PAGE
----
in ,

Why are top smartphones getting hotter?

Today’s top smartphone users are so annoyed by overheating that they don’t know the main reason. – high tech fashion.

Many people believe that the smartphone’s modern high-end SoC chip system is the cause of overheating, especially when the Snapdragon 8 Gen 1 and Exynos 2200 make it worse. However, based on further analysis, the problem may not lie with Qualcomm and Samsung.

According to industry analysts cited by the sources, Arm’s reference core design is to blame for performance and thermal issues. Currently, most top Android smartphones use the Snapdragon and Exynos platforms, and these devices have issues with cooling, performance, and power consumption. Applications processors are developed by Arm, and chips from Samsung and TSMC have similar problems. It can be said that it is not a manufacturer, but a developer. develop”.

Some experts also said that the overheating problem is the result of a combination of factors such as manufacturing process, CPU configuration, peripheral components, and the performance of the mobile phone itself.

To prove it, the Apple A platform is also designed on Arm, but Apple and Arm are using custom processors for iOS. On the other hand, Samsung and Qualcomm are working on a single SoC for different smartphone models from different manufacturers, and there seems to be a problem with those smartphones that use that design without any changes.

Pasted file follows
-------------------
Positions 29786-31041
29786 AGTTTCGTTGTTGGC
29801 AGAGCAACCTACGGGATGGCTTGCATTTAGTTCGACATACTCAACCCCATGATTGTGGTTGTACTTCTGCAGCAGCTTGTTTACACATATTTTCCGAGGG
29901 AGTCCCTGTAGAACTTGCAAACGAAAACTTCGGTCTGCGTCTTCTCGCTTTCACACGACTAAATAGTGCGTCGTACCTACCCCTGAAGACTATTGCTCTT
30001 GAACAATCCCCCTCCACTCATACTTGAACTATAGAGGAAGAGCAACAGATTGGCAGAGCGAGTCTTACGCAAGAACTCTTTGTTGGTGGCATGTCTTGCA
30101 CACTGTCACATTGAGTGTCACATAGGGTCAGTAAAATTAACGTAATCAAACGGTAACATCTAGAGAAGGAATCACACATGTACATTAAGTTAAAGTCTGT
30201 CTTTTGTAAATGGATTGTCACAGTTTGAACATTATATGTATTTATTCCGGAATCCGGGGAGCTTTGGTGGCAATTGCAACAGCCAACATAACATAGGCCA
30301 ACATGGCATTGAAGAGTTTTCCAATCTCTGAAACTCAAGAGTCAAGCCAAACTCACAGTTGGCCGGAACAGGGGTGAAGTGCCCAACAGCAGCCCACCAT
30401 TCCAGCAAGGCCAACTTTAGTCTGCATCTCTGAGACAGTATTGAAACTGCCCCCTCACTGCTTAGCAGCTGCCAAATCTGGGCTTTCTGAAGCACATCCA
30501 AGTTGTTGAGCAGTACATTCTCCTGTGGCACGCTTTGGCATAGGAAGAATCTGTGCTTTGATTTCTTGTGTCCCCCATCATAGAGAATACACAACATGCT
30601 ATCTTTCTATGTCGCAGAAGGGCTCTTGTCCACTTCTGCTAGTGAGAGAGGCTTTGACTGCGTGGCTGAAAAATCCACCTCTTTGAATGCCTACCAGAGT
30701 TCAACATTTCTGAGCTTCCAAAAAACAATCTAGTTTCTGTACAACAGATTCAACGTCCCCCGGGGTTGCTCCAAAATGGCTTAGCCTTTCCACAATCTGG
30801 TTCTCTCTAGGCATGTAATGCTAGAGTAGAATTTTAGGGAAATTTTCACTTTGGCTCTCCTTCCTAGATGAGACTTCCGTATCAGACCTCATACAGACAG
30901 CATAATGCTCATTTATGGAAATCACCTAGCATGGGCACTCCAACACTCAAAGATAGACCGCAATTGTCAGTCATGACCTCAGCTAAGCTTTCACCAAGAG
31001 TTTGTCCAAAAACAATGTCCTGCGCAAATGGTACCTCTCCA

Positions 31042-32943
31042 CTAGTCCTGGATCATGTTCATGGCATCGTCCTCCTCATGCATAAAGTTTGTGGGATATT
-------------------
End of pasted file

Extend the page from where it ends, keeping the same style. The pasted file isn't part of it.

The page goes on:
A very interesting detail is that the Dimensity 9000 is not overheating, while the main problem with the Exynos 2200 is not the CPU part, but the GPU – the architecture-based integrated graphics design. AMD but not Arm.

From these results, it can be seen that the overheating problems of flagship smartphones are not caused by a single company, but are systemic and related to many different factors.

What do you think?

Written by admin

Leave a Reply

Your email address will not be published.

GIPHY App Key not set. Please check settings

Controversy sparks controversy over U.S. removal of mask-wearing rules

Apple may be about to launch its first full-screen iPhone